• The Catholic community and Catholic institutions should not honor those [NOTE THAT THIS IS THE MOST BROAD CATEGORY USED, SO WE ARE NOT JUST TALKING ABOUT "PUBLIC OFFICIALS" BUT ANYONE, CATHOLIC AND NON-CATHOLIC] who act in defiance of our fundamental moral principles. They should not be given awards, honors or platforms which would suggest support for their actions. 

  • We commit ourselves to maintain communication with public officials [AGAIN, BOTH CATHOLIC AND NON-CATHOLIC] who make decisions every day that touch issues of human life and dignity.

  • A plain sense reading of the text reveals that Catholic communities and institutions should not give awards, honors or platforms to anyone who acts against fundamental moral principles, regardless of whether they are Catholic, non-Catholic, a public official, or poet, or scientists, etc. It is the defiant ACT that puts a person on the list, not their creed, profession, or political standing. 

    It would be absurd to allow a non-Catholic pro-abort the social approbation of an award, honor or platform, simply because he was not Catholic. Likewise, it would be absurd to allow a Catholic pro-abort scientist the social approbation, simply because he is not a Catholic in "political life."

    The idea that somehow "only Catholics who implicitly recognize the authority of Church teaching can act in 'defiance' of it," is astonishing in its open efforts at deceptive interpretation.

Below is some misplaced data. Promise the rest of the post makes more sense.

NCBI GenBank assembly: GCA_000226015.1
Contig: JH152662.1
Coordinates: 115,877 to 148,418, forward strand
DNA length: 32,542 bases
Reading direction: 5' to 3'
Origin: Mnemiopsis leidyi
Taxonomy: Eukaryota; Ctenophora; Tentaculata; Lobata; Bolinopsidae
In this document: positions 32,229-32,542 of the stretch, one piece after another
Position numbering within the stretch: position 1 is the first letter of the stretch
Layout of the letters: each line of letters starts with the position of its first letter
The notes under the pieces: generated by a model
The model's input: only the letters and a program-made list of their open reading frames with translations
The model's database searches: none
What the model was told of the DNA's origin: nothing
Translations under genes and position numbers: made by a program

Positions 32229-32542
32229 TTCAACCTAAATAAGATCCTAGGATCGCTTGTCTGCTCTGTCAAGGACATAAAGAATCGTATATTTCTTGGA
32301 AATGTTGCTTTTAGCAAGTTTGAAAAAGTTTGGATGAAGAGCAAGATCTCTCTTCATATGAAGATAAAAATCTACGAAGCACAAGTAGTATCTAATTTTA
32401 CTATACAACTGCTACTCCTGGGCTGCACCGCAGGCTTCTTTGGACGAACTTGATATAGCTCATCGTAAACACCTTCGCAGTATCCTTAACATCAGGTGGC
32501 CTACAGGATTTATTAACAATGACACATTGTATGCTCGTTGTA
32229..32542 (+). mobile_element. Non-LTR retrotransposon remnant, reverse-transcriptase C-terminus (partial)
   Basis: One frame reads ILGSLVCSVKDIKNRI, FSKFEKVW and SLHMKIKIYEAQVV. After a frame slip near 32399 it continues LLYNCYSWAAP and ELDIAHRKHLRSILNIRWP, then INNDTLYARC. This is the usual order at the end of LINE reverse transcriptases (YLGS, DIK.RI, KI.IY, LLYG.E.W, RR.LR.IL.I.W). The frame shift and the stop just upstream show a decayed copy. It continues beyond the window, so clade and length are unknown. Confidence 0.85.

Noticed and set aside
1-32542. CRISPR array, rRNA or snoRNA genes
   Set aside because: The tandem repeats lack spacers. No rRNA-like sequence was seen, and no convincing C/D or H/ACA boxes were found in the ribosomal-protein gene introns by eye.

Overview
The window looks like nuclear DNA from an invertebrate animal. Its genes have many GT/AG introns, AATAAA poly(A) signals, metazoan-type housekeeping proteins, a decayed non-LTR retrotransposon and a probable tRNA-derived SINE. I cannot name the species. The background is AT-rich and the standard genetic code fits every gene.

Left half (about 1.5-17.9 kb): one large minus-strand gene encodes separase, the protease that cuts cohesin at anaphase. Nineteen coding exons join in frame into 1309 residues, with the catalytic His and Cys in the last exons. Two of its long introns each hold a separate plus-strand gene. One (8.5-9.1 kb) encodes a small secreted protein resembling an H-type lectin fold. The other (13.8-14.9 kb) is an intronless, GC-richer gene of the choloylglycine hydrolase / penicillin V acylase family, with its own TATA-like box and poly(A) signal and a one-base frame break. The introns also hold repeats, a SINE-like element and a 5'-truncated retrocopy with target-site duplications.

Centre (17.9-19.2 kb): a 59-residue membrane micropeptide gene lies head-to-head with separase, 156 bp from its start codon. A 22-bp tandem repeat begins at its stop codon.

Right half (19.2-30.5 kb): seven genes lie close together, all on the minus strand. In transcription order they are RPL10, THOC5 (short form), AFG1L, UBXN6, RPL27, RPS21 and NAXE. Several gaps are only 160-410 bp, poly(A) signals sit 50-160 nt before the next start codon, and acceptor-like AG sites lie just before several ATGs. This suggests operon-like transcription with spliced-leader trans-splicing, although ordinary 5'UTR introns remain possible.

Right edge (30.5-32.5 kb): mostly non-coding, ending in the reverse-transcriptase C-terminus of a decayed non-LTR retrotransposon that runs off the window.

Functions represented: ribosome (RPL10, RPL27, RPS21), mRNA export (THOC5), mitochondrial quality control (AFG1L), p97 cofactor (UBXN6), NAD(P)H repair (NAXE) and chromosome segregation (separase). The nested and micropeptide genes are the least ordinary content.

First, the issue is not acting in defiance of "Church teaching," but rather "our fundamental moral PRINCIPLES." Fr. Jenkins should know that these principles stem NOT from the authority of the Magisterium of the Church, but from the universially accessible body of Truth known as the Natural Law. The Church acts as guardian and public conscience regarding these principles, they are not True by virtue of the Church's authority, they are True by virtue of universial moral reasoning. 

    Second, even without the USCCB's statement, there is the long standing morally applicable issue of SCANDAL (CC 2284-87). So even if the USCCB's statement is precisely as Fr. Jenkins would lead us to believe, he still has the problem of scandal to get over in his selection of the most radical pro-abortion President in Amercia's history to give an award, honor, and platform. 

    There are other huge holes in his argument that I will leave aside. But the reality is that the Canon Lawyers consulted should be made known as too should be the other Catholic University Presidents who affirmed this wild interpretation. 

    A commencement and honorary doctorate is not a dialogue forum, it is an award, honor and platform, forum. Invite Obama to come to a conference on the Legal Protection of the Unborn to have a "dialogue" he won't come. 

    However he will come to get his Catholic Golden Ring so he can bear it forth to all the unsuspecting Catholics who will now think his ideas about the unborn have been ratified by the University where "Catholics go to Think."

    What a profound shame. 

    Lord have Mercy on Fr. Jenkins.